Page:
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DeSantis to launch presidential campaign May 24, sources say

Sources: DeSantis expected to announce 2024 bid
DeSantis expected to announce presidential bid next week, sources say 02:14

Florida Gov. Ron DeSantis is expected to formally announce in a "virtual" way on May 24 that he is running for president, as donors and fundraisers gather in Miami to make calls and fundraise for his campaign, according to three sources familiar with the planning.

He plans to file papers with the Federal Election Commission to officially establish his presidential candidacy. The Miami gathering, which includes some of the governor's most generous longtime donors, are expected to receive briefings on campaign strategy and requests to help raise significant sums of cash for his bid, three people familiar with the plans said.

A more formal kickoff event is expected to be held closer to June 1, according to those familiar with his plans. It is likely to occur in DeSantis's hometown of Dunedin, Fla., sources familiar with the plans said. 

A DeSantis spokesman declined to comment on the timing for an announcement. The news on a launch next week was first reported by the Wall Street Journal.

A senior official with DeSantis' political operation said the staffers have been fielding "unprecedented interest and support for his candidacy," and claimed they could potentially have the "biggest bundler operation in Republican presidential primary history." A bundler is a fundraiser who solicits donations on behalf of a campaign.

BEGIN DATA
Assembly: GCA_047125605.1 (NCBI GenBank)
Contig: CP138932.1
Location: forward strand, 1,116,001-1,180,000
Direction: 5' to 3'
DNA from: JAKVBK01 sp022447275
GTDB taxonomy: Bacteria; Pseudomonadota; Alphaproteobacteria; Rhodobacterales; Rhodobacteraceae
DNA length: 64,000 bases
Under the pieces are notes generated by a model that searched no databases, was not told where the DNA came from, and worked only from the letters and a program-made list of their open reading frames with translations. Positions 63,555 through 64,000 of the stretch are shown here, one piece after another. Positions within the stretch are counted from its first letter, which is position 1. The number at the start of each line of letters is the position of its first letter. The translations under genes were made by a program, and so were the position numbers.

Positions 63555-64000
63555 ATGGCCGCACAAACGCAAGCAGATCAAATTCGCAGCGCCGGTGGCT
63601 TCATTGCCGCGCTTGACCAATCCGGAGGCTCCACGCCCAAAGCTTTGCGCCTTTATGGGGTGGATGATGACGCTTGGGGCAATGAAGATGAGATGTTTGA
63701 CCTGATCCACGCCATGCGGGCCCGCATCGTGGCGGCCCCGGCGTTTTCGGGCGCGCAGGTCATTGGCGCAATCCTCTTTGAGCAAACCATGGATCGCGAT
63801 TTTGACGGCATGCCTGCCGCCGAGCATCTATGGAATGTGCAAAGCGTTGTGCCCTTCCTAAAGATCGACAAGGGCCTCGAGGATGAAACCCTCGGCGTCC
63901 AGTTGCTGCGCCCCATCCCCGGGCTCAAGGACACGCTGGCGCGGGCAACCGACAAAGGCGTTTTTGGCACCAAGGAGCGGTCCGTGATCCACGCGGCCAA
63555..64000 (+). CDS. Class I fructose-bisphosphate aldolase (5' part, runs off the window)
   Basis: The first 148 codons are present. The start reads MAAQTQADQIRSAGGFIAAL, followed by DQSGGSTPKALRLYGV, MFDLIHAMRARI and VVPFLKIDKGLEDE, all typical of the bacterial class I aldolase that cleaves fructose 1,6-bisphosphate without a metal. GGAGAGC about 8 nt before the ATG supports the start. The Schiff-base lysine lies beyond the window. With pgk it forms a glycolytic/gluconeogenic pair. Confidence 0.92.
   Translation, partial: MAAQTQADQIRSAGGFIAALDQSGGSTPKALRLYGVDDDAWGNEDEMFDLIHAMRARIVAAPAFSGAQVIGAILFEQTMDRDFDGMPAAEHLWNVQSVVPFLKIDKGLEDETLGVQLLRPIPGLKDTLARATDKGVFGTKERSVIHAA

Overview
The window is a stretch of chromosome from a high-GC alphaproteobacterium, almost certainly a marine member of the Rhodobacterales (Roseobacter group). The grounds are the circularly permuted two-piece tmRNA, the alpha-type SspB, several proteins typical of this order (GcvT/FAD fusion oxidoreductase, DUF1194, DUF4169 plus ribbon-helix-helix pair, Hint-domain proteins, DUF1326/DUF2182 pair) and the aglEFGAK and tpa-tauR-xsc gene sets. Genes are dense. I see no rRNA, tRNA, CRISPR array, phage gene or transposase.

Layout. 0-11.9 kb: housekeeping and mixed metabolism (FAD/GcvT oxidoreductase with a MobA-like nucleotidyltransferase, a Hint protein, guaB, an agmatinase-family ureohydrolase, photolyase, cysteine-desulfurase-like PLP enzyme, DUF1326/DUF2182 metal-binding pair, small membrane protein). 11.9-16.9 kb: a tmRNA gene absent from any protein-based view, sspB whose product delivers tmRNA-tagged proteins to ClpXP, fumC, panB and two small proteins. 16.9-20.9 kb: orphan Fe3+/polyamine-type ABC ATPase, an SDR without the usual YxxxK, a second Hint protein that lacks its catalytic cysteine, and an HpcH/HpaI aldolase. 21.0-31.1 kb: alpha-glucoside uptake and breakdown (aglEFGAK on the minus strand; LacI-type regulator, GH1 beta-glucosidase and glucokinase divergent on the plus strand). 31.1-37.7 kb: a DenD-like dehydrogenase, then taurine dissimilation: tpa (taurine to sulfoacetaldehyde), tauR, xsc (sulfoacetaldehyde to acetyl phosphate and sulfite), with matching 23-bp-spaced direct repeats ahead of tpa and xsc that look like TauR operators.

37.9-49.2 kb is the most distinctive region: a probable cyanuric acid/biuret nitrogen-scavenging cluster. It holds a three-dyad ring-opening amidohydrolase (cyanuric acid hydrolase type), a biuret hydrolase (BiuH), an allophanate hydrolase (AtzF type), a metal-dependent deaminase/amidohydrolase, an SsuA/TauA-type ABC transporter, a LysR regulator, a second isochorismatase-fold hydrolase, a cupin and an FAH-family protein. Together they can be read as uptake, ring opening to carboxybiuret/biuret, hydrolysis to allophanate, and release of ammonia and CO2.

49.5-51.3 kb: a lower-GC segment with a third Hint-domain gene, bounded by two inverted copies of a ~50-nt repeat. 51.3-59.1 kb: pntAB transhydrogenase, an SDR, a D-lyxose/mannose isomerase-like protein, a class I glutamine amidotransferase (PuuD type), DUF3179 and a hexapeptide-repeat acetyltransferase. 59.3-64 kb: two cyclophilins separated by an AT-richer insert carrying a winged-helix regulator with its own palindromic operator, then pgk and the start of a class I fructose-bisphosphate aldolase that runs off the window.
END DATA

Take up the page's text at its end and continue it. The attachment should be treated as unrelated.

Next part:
The official also highlighted DeSantis' state legislative endorsements from Iowa, New Hampshire and Florida, and the strength of the political operation, touting that last weekend in Iowa, the DeSantis team "made a call to reroute to Des Moines with 90 minutes notice and produced a crowd of almost 200 people." The official added that the same task would take the Nikki Haley campaign, Senator Tim Scott's expected campaign and others "many days, if not weeks, to assemble."

On Monday, his political operation moved out of the state GOP headquarters to a new office in Tallahassee, a move that cost more than $5,000, and triggered a federal campaign law requiring DeSantis to register as a candidate and designate a principal campaign committee within 15 days.